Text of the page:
Getting older is difficult for everyone, but it’s especially bad for rock and rollers.
Even if you manage to avoid the many vices of the road, the life of a touring musician is still filled with late nights, long drives and bad food. It takes a toll.
Adam Marsland knows that well. He toured for years with his 1990s power pop band Cockeyed Ghost and later as a solo artist.
“It’s great for a while. You have this adventure where you’re floating around in a spaceship and visit a new planet every week. It’s like ‘Star Trek,’” he said. “After a while you wish you were in a sitcom with everybody sitting around a couch.”
So Marsland pulled back on his touring schedule. He recorded new music and played a few live shows, but mostly stayed close to home playing studio sessions for other artists.
But he eventually got tired of that, too.
Marsland, now in his 40s, has been back on the road for the last year and a half. He’ll play the Boulevard Tavern this Sunday at 7 p.m.
But instead of the hard-and-fast pace of the early days, he is trying to find a better balance between the spaceship and the couch.
He’s an admitted workaholic, which sometimes wreaked havoc on his body.
“I would just go, go, go, go, crash. Or when I would try to relax, I wouldn’t relax productively,” he said.
Now he has learned to appreciate the value of rest.
In his younger days, Marsland often passed time before a gig hanging out at the bar and drinking.
“That’s fun, but real relaxation is letting your mind and body float away for about 20 minutes.”
Now, if he arrives early at a venue, Marsland tries to find a park, do some yoga and meditate.
He finds he enjoys being onstage more now.
“What I like about it now is the actual playing. I really like playing the gigs,” he said. “I’m less concerned with people showing up. I get more into whether I enjoy it.”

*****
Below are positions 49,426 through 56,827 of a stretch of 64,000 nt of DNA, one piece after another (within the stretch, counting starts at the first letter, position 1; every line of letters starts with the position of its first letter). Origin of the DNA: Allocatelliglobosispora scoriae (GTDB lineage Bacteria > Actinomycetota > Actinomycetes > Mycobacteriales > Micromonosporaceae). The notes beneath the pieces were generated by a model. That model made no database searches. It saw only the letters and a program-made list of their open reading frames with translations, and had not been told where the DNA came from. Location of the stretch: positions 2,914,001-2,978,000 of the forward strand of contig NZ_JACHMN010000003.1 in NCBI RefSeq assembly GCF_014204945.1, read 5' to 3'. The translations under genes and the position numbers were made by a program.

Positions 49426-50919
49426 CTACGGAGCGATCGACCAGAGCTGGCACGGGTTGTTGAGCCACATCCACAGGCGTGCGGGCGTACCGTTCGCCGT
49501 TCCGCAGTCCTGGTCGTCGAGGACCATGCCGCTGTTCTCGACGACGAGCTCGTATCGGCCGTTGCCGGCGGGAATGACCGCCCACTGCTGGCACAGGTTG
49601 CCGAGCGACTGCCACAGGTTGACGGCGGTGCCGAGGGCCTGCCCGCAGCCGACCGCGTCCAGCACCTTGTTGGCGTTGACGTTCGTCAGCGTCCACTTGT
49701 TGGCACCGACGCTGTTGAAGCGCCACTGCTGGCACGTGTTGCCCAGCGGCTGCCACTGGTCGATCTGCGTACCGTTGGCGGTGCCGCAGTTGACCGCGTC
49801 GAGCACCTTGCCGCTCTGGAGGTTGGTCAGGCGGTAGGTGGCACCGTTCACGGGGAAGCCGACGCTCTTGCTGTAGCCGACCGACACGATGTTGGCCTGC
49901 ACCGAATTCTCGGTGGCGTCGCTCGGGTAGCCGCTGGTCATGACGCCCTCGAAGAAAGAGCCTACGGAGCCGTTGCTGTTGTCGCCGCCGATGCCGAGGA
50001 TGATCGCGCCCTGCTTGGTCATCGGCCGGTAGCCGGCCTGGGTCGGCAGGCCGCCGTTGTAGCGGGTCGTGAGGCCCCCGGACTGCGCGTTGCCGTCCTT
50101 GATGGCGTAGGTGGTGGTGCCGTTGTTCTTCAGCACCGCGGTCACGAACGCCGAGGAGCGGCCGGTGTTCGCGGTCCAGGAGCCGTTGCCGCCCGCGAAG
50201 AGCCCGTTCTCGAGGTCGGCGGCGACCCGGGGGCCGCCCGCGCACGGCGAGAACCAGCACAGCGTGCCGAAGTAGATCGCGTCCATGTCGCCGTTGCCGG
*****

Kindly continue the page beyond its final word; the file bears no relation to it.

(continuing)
For his current tour, Marsland is revisiting songs he recorded for his 2009 double album “Go West.”
He said he did not give the album its due when it was released five years ago.
The 23-track album features some of Marsland’s most introspective songs, and he didn’t have the courage to put those songs in front of noisy nightclubs.
“I wasn’t going to be able to let it roll off my back if everybody was talking over it.”
For his next two records — 2010’s “Hello Cleveland” and 2013’s “The Owl and the Full Moon” — he tried to write music that would fare better with bar crowds.
But then he went back and listened to “Go West.”
“I’m not dissing the other stuff, but there’s stuff you do that’s pretty good and then there’s the best work you’ve ever done,” he said. “It was my baby and I dropped it on its head. That album meant so much to me. It’s just the best thing I’ve ever done and it’s the best thing I ever will do.”
To mark the fifth anniversary of “Go West’s” release, Marsland decided to give the songs another change.
He’s a little older and a little wiser, and figures people will listen if he takes his own songs seriously.
So far, the crowds haven’t let him down. Marsland said people are connecting with his songs and record sales have picked up.
“I was looking at the CDs the other night and thought . . . I might run out.”